Celebrate Mary’s conception, not Jesus’s
During my high school years, I believed the Immaculate Conception was the conception of Jesus. I was taking instruction in religion from a teacher who had a master’s degree in Catholic theology.
On Dec. 8, he stood up in front of the class and said, “Today is a holy day for Catholics. They go to Church to remember Jesus’ conception and in just three weeks he will be born on Christmas Day. This is what the Church means by the virgin birth.”
Later in high school I began reading books about Mary, and then learned this teacher was wrong on both accounts. I perceive many Catholics might have mistaken beliefs about Immaculate Conception, including whose conception we actually celebrate. How might we come to a better understanding of this teaching of the Church? Here are a few suggestions:
Know the history
Catholics for centuries have believed in the Immaculate Conception. If you ever heard of Fr. Donald Calloway or Fr. Michael Gaitley, or seen the initials MIC, these priests belong to a congregation called the Marian Fathers of the Immaculate Conception. Their order was founded in 1673, 181 years before the dogmatic declaration in 1854 by Bl. Pius IX. That means many people have been devoted to this title and reality of Mary for a long time.
Even more so, we see in the writings of many saints how they called Mary “sinless.” If you have never read the document called Ineffabilis Deus (Ineffable God), consider doing so. It traces the thought of our Catholic tradition. You can read it here.
Even Mary herself taught that she was immaculately conceived, years before the magisterial pronouncement. When Mary appeared to St. Catherine Labouré in Rue de Bac, she asked for a special medal to be struck with the words:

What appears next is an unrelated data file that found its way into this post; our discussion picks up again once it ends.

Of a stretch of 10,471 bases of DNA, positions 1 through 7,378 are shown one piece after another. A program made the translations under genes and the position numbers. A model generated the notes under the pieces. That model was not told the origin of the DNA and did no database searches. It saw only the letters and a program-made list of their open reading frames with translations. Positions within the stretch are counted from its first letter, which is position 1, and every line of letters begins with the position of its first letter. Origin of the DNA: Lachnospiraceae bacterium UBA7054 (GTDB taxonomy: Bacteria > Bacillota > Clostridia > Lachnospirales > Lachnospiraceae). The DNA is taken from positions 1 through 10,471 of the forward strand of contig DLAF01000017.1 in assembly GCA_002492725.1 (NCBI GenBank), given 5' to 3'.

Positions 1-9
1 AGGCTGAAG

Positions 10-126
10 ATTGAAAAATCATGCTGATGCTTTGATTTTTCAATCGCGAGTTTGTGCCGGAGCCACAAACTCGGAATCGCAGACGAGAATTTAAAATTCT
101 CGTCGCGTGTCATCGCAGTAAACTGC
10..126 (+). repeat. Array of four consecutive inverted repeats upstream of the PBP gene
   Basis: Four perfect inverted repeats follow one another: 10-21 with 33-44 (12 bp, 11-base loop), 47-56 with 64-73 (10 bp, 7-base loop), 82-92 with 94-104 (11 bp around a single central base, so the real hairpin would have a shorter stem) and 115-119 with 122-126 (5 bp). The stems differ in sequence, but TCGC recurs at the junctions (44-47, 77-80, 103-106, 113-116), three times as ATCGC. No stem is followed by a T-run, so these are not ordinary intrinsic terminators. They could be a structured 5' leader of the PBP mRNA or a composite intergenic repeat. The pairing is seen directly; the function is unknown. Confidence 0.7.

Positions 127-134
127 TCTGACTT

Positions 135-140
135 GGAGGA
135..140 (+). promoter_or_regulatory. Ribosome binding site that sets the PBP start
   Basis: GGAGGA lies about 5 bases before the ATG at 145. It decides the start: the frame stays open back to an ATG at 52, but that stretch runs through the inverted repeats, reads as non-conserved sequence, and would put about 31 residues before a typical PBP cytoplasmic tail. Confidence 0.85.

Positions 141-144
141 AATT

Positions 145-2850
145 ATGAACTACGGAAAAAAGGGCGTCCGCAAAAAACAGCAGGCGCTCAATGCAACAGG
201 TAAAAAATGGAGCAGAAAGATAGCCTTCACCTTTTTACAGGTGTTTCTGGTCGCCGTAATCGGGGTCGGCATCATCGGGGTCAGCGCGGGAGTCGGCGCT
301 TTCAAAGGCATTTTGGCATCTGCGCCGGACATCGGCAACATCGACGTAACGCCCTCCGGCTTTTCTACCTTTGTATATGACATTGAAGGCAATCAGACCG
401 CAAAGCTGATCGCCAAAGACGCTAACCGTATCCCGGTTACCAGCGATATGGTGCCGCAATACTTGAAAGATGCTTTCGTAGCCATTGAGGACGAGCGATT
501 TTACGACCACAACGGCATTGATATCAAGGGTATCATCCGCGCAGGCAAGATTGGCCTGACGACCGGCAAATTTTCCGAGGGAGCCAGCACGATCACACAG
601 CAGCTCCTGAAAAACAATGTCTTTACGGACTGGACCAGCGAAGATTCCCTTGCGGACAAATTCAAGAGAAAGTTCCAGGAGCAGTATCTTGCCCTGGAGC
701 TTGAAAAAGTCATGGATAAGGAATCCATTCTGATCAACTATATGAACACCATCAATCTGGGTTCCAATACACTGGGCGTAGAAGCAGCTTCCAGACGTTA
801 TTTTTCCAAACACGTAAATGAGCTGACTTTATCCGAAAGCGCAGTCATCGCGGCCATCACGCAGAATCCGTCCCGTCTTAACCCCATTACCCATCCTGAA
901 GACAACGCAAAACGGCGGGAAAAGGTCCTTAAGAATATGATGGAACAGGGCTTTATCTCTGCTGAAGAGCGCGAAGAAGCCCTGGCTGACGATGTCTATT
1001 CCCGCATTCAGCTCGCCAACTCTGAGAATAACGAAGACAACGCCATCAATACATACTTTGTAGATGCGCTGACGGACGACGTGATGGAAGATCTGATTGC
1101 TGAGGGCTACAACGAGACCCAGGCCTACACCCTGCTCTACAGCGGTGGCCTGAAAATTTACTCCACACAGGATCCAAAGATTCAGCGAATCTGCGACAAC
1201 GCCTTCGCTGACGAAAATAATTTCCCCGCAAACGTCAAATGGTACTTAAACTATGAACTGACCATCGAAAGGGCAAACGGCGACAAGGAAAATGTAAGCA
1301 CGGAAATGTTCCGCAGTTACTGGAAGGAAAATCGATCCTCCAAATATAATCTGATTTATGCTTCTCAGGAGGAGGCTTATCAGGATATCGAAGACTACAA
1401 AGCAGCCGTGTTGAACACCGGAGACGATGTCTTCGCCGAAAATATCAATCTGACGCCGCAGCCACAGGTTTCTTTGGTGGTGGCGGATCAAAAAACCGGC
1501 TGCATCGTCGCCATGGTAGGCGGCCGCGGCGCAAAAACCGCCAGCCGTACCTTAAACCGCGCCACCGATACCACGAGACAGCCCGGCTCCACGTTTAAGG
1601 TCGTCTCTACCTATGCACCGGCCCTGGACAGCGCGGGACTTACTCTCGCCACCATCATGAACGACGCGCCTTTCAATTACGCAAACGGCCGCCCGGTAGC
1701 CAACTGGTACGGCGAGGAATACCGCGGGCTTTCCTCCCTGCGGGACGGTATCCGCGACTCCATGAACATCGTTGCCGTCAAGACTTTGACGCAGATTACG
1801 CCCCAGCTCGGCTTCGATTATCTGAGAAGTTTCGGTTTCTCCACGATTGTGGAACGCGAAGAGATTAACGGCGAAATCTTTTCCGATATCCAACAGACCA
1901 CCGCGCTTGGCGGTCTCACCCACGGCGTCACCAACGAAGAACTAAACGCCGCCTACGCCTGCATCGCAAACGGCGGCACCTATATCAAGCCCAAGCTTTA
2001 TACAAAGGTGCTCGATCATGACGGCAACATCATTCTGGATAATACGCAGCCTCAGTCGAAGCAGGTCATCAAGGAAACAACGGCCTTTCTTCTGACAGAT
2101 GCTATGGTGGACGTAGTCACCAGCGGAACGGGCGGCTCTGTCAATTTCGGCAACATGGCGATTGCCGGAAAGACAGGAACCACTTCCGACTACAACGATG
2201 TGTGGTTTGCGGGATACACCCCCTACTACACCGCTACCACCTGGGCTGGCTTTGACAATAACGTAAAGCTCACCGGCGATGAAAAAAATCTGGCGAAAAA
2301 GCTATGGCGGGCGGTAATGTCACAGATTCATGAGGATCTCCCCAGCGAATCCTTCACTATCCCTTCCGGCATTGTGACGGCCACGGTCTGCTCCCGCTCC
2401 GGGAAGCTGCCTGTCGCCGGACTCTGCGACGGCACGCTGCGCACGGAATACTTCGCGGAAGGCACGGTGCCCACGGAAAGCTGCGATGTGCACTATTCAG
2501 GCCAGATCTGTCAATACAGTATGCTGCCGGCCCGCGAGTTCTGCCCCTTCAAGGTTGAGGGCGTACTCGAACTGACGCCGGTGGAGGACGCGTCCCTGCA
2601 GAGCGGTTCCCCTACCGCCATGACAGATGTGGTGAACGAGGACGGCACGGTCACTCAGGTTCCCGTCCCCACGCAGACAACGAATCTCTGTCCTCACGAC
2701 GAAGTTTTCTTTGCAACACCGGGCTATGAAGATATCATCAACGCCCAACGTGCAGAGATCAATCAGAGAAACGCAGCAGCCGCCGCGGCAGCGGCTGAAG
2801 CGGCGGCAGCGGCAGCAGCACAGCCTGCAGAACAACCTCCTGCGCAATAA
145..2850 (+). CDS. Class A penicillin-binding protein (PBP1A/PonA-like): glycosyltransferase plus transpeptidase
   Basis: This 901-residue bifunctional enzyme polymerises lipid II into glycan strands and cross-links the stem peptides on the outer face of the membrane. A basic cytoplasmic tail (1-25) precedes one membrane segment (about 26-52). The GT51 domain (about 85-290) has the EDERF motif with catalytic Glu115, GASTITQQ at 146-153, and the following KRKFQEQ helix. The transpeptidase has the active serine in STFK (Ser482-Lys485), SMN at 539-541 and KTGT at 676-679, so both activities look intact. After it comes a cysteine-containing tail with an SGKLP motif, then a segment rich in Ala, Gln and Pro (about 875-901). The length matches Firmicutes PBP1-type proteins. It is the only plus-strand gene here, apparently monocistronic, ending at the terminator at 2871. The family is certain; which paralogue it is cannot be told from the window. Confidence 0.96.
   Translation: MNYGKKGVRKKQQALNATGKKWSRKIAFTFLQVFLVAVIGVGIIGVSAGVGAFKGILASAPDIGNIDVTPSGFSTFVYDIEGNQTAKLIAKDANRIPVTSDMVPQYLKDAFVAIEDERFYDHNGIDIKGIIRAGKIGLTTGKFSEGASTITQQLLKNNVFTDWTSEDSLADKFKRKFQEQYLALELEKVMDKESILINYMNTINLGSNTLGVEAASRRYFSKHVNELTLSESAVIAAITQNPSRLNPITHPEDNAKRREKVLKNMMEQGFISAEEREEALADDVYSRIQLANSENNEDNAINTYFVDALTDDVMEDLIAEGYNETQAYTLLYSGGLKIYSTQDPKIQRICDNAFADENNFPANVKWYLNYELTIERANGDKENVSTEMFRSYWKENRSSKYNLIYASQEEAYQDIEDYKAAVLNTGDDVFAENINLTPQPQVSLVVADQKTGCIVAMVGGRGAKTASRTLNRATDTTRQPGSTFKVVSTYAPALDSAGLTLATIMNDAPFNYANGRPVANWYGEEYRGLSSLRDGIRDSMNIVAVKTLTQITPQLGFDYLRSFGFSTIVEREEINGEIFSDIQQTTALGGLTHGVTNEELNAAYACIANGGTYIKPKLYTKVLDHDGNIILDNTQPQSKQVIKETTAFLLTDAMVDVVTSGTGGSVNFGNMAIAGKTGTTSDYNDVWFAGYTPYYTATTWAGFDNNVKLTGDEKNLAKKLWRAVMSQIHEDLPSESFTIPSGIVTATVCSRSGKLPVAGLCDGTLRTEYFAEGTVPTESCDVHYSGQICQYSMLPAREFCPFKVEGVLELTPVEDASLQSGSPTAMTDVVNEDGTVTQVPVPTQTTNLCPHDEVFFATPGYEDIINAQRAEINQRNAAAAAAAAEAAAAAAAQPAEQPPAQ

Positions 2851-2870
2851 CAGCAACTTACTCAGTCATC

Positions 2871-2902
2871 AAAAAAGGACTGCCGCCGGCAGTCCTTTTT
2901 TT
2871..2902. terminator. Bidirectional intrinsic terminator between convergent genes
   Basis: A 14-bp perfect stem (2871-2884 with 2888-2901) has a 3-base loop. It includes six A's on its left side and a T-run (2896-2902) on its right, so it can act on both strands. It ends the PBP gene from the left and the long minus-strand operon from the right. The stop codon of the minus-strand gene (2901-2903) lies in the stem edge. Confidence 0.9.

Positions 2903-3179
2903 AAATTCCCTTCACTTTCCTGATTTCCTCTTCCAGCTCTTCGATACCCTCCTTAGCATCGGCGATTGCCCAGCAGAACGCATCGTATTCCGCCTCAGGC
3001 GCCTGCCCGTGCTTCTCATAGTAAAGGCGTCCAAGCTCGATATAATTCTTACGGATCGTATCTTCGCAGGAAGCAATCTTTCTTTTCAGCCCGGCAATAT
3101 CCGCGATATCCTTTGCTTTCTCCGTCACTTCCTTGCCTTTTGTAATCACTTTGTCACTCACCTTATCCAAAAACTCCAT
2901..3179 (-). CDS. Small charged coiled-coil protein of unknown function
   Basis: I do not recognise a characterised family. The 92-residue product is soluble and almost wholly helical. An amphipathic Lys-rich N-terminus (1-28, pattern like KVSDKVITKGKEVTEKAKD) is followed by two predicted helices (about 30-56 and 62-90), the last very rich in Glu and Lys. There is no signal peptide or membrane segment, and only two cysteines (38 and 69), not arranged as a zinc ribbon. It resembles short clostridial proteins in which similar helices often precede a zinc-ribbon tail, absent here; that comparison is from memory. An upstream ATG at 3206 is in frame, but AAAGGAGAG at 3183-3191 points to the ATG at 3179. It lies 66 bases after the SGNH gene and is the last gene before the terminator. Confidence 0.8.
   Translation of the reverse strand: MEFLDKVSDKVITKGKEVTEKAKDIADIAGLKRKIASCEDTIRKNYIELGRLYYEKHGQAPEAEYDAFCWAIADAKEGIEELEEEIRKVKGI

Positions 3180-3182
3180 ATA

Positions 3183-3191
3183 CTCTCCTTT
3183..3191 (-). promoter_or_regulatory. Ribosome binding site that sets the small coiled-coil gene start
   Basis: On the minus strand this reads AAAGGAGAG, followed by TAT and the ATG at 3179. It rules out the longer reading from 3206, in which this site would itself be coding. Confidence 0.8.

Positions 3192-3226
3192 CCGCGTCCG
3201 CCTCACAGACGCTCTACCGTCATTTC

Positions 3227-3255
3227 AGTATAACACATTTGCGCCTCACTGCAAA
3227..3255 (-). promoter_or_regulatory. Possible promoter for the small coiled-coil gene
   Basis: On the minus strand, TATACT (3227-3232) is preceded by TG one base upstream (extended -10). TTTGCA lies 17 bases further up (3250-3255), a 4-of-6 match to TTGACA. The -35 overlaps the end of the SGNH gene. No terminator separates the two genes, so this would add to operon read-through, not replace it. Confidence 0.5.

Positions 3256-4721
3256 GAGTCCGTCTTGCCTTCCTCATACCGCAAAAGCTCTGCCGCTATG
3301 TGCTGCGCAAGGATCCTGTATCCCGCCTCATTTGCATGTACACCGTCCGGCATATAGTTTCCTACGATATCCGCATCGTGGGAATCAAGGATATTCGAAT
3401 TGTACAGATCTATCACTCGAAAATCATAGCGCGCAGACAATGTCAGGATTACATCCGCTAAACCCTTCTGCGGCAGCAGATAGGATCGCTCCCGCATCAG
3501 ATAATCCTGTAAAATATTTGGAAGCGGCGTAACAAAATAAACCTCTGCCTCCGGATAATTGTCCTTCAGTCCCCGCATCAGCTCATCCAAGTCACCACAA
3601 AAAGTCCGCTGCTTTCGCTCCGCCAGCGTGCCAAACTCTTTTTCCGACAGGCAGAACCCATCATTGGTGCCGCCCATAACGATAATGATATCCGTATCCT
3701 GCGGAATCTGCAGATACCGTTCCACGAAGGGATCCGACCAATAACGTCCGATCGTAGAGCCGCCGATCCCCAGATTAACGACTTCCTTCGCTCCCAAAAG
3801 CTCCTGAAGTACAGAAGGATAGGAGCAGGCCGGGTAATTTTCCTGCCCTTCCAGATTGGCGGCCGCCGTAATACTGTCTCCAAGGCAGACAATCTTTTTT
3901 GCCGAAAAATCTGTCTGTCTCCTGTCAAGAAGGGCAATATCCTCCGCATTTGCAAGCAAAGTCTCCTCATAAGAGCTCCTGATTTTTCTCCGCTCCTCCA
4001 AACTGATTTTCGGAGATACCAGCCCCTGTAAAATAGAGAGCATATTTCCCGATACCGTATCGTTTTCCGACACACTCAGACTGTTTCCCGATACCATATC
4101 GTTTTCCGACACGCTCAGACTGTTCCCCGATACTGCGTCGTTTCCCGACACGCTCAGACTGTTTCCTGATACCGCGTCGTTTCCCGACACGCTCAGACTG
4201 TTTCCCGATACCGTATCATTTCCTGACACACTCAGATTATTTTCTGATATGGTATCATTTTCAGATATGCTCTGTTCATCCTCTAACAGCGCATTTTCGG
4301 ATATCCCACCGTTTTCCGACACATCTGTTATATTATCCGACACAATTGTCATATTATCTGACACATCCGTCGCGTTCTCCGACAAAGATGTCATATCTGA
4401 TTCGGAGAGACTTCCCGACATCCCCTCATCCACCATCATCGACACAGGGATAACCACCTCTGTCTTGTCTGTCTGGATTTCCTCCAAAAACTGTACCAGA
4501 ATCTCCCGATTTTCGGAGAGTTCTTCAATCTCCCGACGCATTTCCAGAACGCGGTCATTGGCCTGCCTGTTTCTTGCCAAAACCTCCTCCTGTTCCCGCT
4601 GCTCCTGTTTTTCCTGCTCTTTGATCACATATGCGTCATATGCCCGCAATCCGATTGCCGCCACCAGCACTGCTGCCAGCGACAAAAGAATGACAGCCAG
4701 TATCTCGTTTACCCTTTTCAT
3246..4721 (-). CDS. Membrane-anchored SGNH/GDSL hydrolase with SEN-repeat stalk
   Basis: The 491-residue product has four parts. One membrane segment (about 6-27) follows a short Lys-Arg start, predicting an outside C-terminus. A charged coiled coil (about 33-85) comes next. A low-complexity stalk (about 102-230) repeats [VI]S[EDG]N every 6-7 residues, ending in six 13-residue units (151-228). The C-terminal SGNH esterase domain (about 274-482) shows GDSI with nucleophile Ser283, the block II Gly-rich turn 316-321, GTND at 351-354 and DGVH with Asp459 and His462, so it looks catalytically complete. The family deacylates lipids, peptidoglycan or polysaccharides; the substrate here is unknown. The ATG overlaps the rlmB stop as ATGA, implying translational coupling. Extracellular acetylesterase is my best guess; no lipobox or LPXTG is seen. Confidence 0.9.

O Mary, conceived without original sin, pray for us who have recourse to thee.
Known to many as the Miraculous Medal, it was given to the Church as a sacramental in 1830 by the Blessed Mother.
After the Church declared the teaching, Mary appeared in 1858 to St. Bernadette Soubirous. After asking several times the identity of the beautiful woman, Mary finally told St. Bernadette that she was the Immaculate Conception. Many took this as a confirmation of the Church’s latest dogma. The history is clear: The Immaculate Conception refers to Mary.
Most Catholics live their faith life from Sunday to Sunday. The Church, however, celebrates the Mass every day, and on certain days celebrates various saints or biblical stories. If we live liturgically, which could be as simple as finding out each day’s saint or feast, or as advanced as praying the Liturgy of the Hours or attending Mass, we would come to an understanding of today’s feast.
Each year the Church celebrates on March 25 the feast of the Annunciation, calling to mind the angel Gabriel’s announcement of Jesus’ birth and conception. Nine months later brings us to Christmas Day. The feast of the Immaculate Conception (Dec. 8) is nine months from Sept. 8, when the Church celebrates the Nativity of Mary. Observing a liturgical rhythm in our spiritual life can help us understand the feast of Mary’s Immaculate Conception.
Confronting the confusion
It should surprise no one that confusion exists around the Immaculate Conception. The feast occurs during the Advent season of preparation, a somewhat Marian season as we wait with the pregnant Mary for the nativity of our savior, in which our focus is on Jesus’ birth. The Gospel reading for the day (Luke 1:26–38) is the Annunciation, which tells the story of Jesus’ conception. Perhaps these two realities lead to confusion, in addition to poor catechesis over the years.
When you go to Mass, you will hear the opening collect. It says:
O God, who by the Immaculate Conception of the Blessed Virgin prepared a worthy dwelling for your Son, grant, we pray, that, as you preserved her from every stain by virtue of the Death of your Son, which you foresaw, so, through her intercession, we, too, may be cleansed and admitted to your presence.
The text of the Mass leaves no doubt, we are celebrating the conception of Mary, who was free from sin, that is, exempt from original sin, even at the moment of her conception.
Today’s feast emphasizes Mary’s role in salvation history, and how God worked in her life from her very first moments in the womb of St. Anne. By knowing the facts of today’s feast, you will be able to confront the confusion, and celebrate with joy Mary’s immaculate conception.